Released: 2007, Face Front Records
Being bombarded with bands and CDs to cover is a mixed blessing. I know, it's like the fastest guitar player in the world wishing he could play faster and with four hands instead of two...or some such nonsense. But the very minor complaint is that it leaves you with less time to dig up your own bands. That makes Norway's Triosphere one in, let's say, about 100. A couple of years back I heard the magical vocals of Ida Haukland with her then band, Cat Eye. With vocals reminiscent of a younger and rawer Lee Aaron crossed with Ronnie James Dio, it was easy to remember the band. After hearing nothing new from Cat Eye for a while, I went looking for information and found she had moved on from that band to the brand new band Triosphere. With Triosphere's debut album, ONWARDS, the music style is not so blatantly classic 80's metal, but the unmistakable brilliance of Ida's vocals again shines through and carries the band miles high above the multitudes of new comers. The other surprise is that former Griffin (another tragically under-rated band from Norway) guitarist, Marcus Silver is also in the band...and for anyone who's heard him before, he's no slouch on the guitar that's for sure!
Triosphere's debut, ONWARDS was recorded in June 2006 at TopRoom Studio, mixing was done at Studio Fredman. The album was first released in Norway in October 2006, then in February 2007 throughout the rest of Europe. It will thankfully receive distribution in North America through Candlelight Records during spring 2007. The best way to describe Triosphere is by calling them 'heavy metal'. They do not sound dated and the songs offer a mix of many styles from classic metal, power metal, and even elements of thrash and prog metal can be heard. The album opens with the intro "Onwards Part I" then "Onrwards Part II" follows and offers one of the heaviest tracks of the CD. The short spoken section of "At my signal, unleash hell", taken from the glorious movie The Gladiator, was a nice touch as hell is unleashed with "Onwards Part II". There are other movie references on the album, the other cool one is from Michael Crichton's Sphere. "Onwards Part II" has elements of thrash with some of the riffing and drumming. However, it's too melodic to be considered just thrash. The guitar solo in this one absolutely rips. Marcus Silver is a fine lead guitarist who throughout this album does some great shredding that is also melodic and contains tasty melodies. "Trinity", at the 3min mark, has some impressive Fear Factory machine gun riffing/snare work before the lead guitar cuts in blowing any thoughts of Fear Factory way out the window. "Lament" starts out with a very 80's sounding Dokken-esque riff while the next track "Spitfire" starts with a very busy thrash riff that would never fit into the Dokken universe at all. Another hint of Dokken is with the intro to the killer song "The Silver Lining" before the song cuts into a more speedy power metal feel. A speedy "We Rock" Dio feel is recalled for the opening of one of the album's best tracks, "Gunnin' For Glory". This one and "Sunriser" are two of my favorites, having very powerful and memorable choruses. The harmonized guitar part at 1:40 into "Sunriser" sounds awesome. It's a part of the riff as in it plays off of the riff, and it sounds very cool. The interlude at 3:20 into the song is perhaps the mellowest moment on the CD without sounding 'gay' at all! Another song that has slight melodic thrash tendencies is "Twilight" with intro riffing recalling mid-era Meagadeth at moments. Again it's the chorus that really lifts the song to the next level. The intro to "Onwards Part III" again sounds rather thrashy and technical. That feel doesn't last though, as the band never really does a full on pedal-down thrasher...too bad, because 1-2 songs like tha ton here could of kicksed ass. On the flip-side, they never really slow things down and let Ida sing what you'd calla typical feminine ballad. Her vocals could carry it too since there are parts where she sings clear and without any harshness. For example, right in the song "Onwards Part III" there are several vocal lines ("Half ways to neverland..") where she doesn't sound so aggressive.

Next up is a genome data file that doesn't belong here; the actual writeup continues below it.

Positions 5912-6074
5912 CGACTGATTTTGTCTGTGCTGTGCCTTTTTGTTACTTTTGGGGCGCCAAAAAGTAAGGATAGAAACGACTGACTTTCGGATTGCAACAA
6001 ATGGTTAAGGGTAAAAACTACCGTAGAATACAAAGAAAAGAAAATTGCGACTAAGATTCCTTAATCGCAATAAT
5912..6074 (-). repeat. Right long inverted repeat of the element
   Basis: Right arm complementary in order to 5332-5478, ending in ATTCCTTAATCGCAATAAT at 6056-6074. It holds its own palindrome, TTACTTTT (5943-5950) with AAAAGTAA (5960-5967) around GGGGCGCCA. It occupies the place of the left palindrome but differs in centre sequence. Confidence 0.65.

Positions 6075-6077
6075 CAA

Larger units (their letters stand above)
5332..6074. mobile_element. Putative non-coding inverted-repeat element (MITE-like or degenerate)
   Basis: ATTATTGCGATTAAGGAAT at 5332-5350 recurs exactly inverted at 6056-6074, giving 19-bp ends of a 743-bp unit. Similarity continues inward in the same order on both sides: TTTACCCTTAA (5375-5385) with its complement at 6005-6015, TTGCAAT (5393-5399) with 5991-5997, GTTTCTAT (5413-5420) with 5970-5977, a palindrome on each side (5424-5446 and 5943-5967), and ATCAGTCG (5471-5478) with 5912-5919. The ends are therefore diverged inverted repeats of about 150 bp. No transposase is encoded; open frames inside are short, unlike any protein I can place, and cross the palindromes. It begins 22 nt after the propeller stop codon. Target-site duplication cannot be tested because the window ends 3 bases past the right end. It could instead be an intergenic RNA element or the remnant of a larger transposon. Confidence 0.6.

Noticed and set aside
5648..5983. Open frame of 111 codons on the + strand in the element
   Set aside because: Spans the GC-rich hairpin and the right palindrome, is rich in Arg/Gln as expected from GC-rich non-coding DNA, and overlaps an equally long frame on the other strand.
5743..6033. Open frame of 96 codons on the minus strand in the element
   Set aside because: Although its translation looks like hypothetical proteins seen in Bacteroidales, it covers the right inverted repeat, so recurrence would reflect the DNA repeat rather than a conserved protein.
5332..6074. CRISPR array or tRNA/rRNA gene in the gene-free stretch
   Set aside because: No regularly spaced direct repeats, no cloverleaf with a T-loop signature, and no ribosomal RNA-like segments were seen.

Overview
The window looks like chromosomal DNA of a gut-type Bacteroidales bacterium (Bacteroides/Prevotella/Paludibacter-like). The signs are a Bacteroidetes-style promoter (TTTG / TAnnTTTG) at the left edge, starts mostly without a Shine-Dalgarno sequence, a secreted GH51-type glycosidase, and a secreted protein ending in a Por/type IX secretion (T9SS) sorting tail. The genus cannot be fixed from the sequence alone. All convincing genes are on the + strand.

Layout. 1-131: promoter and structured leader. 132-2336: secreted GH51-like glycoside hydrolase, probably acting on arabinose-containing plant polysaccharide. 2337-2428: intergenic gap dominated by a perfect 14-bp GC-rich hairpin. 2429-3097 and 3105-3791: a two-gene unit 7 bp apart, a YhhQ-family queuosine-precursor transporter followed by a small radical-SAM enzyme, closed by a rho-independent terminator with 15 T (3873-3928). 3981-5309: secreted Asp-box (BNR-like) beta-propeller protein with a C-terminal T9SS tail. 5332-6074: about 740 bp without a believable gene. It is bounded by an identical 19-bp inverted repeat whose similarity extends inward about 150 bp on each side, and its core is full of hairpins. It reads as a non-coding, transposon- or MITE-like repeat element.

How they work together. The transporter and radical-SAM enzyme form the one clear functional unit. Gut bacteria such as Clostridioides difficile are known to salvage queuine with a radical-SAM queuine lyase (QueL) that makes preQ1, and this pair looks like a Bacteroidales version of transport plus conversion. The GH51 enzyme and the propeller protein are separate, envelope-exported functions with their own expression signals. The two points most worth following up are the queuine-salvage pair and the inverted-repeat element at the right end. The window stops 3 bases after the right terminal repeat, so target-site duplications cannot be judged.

If you are a fan of non-typical power metal that crosses into other territories such as thrash, prog, and straight up heavy metal, then there's something for you here. A power metal take on Dio meets Dokken with hints of thrash and prog is one way to describe this. If you're thinking this might be like Edguy, it's not. Triosphere do not have a German power metal feel hardly at all, nor do they have the humor (cheese to some) that Edguy is known for. This is serious heavy metal and I just hope they stay together to release more awesome albums like this! The band will be touring in Europe April 2007 with Kotipelto and Chris Caffery. If you are in the vicinity, don't skip out on this opening band as they will probably steal the show.